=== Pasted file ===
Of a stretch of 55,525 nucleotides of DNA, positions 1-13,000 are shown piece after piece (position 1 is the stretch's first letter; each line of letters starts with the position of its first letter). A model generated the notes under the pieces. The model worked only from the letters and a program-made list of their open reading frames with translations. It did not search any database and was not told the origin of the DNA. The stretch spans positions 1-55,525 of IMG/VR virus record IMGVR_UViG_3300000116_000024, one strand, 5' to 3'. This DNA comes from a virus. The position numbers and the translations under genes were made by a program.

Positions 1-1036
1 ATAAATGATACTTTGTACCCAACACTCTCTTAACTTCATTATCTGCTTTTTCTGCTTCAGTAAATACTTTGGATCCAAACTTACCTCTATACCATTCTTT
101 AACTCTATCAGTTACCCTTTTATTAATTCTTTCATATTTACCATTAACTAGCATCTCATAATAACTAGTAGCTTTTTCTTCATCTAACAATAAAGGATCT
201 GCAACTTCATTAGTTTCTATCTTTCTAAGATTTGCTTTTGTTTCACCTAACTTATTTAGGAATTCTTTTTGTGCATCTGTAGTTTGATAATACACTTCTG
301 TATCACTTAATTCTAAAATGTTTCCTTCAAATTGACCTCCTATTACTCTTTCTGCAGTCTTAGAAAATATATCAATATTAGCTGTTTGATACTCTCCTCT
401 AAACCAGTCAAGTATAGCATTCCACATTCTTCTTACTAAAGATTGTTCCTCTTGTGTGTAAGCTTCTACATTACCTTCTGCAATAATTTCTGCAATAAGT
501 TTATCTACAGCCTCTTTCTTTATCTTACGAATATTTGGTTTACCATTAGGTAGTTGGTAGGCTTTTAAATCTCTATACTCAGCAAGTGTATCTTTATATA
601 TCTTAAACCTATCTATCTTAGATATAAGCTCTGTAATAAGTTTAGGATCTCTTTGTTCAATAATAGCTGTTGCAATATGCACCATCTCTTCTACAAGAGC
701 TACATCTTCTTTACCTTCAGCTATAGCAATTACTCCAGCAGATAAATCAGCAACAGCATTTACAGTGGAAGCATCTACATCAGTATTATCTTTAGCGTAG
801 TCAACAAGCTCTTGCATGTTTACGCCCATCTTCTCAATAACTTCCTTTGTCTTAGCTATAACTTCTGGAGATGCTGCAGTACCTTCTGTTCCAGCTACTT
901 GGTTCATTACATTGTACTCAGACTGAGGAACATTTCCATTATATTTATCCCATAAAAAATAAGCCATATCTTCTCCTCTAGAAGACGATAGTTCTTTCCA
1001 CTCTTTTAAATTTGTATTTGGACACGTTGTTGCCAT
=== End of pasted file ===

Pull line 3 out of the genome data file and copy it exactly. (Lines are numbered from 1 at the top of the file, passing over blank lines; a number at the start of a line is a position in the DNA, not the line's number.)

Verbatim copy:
1 ATAAATGATACTTTGTACCCAACACTCTCTTAACTTCATTATCTGCTTTTTCTGCTTCAGTAAATACTTTGGATCCAAACTTACCTCTATACCATTCTTT